Shindokai Karate is an offshoot of Shidokan. It was started by Shihan Giles Richard. The format for their competitions is the same as Shidokan pretty much. Check out this awesome highlight of a hard style of Karate.
Wednesday, February 9, 2011
In recent years, traditional martial artist have been pushing a movement on Kata application (or Bunkai). Most people look at Kata as a prearranged or choreographed dance like routine. Kata represents a classical expression of Karate technique, theory and history. Kata (or forms) were presented as a method to teach the masses. Now a days, you learn a certain number of Kata to get to the next grade in your system. Within the last several years, Bunkai has become a big thing of interest for the Karate students. The techniques take on multiple meaning where the blocks are also strikes, joint locks, throws, etc. All of this is cool, but people have to remember that the only way to learn real fighting is to spar or fight. I've seen some cool presentations and I've seen some ridiculous stuff out there too. The meaning of a technique can be debated but when you learn how to fight, you can dissect a technique for yourself and apply it against a noncompliant opponent. Ask the theorists how many people have they knocked out compared to the competitor with fight experience. There is nothing wrong with the study of Kata. I enjoy it and view it as self meditation, focus and technique perfection. It is an artistic expression of combat. It allows one to pay respect to an art form. Just like wearing a uniform, bowing, counting in Japanese, Chinese, or Korean, it is part of the culture of the style you train in. But, remember that you have to spar and if you can get out and compete, so you can practice against a resisting opponent. For the lethal techniques (eye gouging, groin and throat attacks), ask yourself if you have to be taught those or did you already know them (I hope you already did). I think full contact competitions (or training in that manner) are the answer to finding out if your style works. This way, we don't have to dwell on what if this or what if that. The results are evident and you don't have to debate it.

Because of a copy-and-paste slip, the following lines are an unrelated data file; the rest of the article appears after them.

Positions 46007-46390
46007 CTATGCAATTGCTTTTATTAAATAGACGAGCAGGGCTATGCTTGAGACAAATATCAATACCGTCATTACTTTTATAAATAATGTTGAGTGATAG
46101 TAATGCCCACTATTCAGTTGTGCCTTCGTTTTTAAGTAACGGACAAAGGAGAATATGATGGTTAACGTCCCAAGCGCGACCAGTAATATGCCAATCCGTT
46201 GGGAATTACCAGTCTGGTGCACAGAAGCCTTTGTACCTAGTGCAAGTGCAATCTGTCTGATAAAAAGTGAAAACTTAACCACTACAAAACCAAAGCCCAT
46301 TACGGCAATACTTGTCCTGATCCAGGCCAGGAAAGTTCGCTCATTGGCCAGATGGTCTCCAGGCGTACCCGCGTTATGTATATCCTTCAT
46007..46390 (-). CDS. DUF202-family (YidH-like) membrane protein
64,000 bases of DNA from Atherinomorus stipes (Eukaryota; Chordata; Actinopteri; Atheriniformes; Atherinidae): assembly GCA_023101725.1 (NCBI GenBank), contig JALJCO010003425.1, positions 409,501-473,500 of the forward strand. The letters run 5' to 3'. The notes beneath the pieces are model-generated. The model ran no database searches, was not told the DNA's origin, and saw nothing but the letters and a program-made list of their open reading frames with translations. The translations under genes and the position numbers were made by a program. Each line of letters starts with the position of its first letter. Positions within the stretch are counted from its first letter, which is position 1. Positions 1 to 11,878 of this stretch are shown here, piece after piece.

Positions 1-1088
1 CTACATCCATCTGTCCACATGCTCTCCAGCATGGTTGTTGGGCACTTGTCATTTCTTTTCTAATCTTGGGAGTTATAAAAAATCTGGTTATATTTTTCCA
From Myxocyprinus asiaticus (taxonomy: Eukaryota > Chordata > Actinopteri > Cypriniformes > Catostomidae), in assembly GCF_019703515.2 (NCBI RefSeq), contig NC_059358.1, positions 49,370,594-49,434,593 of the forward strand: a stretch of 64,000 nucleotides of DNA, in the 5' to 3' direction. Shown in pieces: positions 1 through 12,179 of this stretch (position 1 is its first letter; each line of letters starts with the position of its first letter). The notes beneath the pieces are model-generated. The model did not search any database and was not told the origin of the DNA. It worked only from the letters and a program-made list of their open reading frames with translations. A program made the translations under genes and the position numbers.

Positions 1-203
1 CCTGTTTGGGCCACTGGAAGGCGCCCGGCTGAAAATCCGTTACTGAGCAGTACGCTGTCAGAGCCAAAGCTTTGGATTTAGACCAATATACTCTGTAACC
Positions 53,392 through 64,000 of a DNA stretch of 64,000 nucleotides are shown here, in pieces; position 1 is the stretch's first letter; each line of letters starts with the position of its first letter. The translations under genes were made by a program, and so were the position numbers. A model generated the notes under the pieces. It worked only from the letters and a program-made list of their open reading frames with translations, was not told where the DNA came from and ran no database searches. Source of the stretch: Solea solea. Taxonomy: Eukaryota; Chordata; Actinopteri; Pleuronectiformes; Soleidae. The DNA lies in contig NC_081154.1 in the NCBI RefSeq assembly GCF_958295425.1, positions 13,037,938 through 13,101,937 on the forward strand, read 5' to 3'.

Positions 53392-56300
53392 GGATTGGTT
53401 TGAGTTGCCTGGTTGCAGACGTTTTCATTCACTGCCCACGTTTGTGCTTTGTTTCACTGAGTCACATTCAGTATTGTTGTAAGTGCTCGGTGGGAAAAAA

Tuesday, February 8, 2011
Monday, February 7, 2011
Today I am writing about an old friend of mine, Erin Cantrell. I knew her through her husband, Paul Cantrell. I met Paul when I met K-1 fighter, Kelly "The Lion" Leo in the early 90s. We all started training together and became good friends over the years. Paul's wife, Erin was many things. Outside of fighting, she was a wife, mother to a daughter and 2 sons, and an awesome person (involved in her church and community). Erin was a seasoned black belt Karate fighter and Kickboxer. She was an accomplished amateur, fighting under ISKA, Shidokan, and WKA shows. As a professional, she fought in Chuck Norris' World Combat League. Unfortunately, she passed away a few years back at the age of 29 of acute pneumonia. She leaves with us a legacy that says go after what you want and enjoy it. Here is an amateur kickboxing match with Erin.
Sunday, February 6, 2011
Many of you saw Anderson Silva's win over Vitor Belfort this past Saturday. Silva is a skilled, well trained, versatile and just extremely talented athlete. Despite what critics will say about some of his fights that went the distance, no one can argue that he keeps winning. Right when the hatters criticize a previous performance he comes back with something amazing. Watch this light workout video and look at at the pleathra of skills (the boxing, the footwork, the kick boxing, the muay thai, the wrestling, the capoeria, the tae kwon do, all rolled up in one). He is Mixed Martial Arts at it's best.
Saturday, February 5, 2011
In the early 90s, my cousin Joe Jones (aka Shane Wellington) moved to South Africa. During his years there he has had great career in radio, TV, and even a couple of movies. He told me several years ago that he got a gig announcing fights and his goal was to the Michael Buffer (famous American Boxing announcer) of South Africa. My cousin Joe has done a pretty good job. Check him out.
Friday, February 4, 2011
Thursday, February 3, 2011
The field of Exercise Science has grown in recent years. Athletes are going to conditioning coaches to get that little extra. The philosophy of all being equal, the stronger athlete wins. Realistically, the attributes of you and your opponent being equal never work out that way (somebody's faster, has better timing, more flexibilty, higher pain tolerance, meaner, etc.). Hight Intensity Training, Plyometrics, Isometrics, Interval Training, Circuit Training, etc. All of these things are good, but the truth of the matter is that an athlete (for example a fighter) has to develop his or her conditioning through the practice of the sport. Everything else is supplemental. I always here young athletes asking how much do you lift, how many miles do you run, do you do cross fit, etc. The mastery of the basics is no longer stressed. They think physical prowess will make up for lack of technique. Conditioning is important and strength and conditioning coaches do contribute to the development of the athlete, but remember nothing is more important that sport specificity. Remember the practice of sport is primary and everything is secondary.
Wednesday, February 2, 2011
In these pictures there are a lot of fighters from Atlanta (Richard Trammell Philip Botha, Quincy Sutton, Jaral Bowman, Kelly Leo, Phil Sehenuk, Harris Norwood, Brad Baker, etc.). Atlanta has had a strong martial arts reputation. The music with these slides are great too.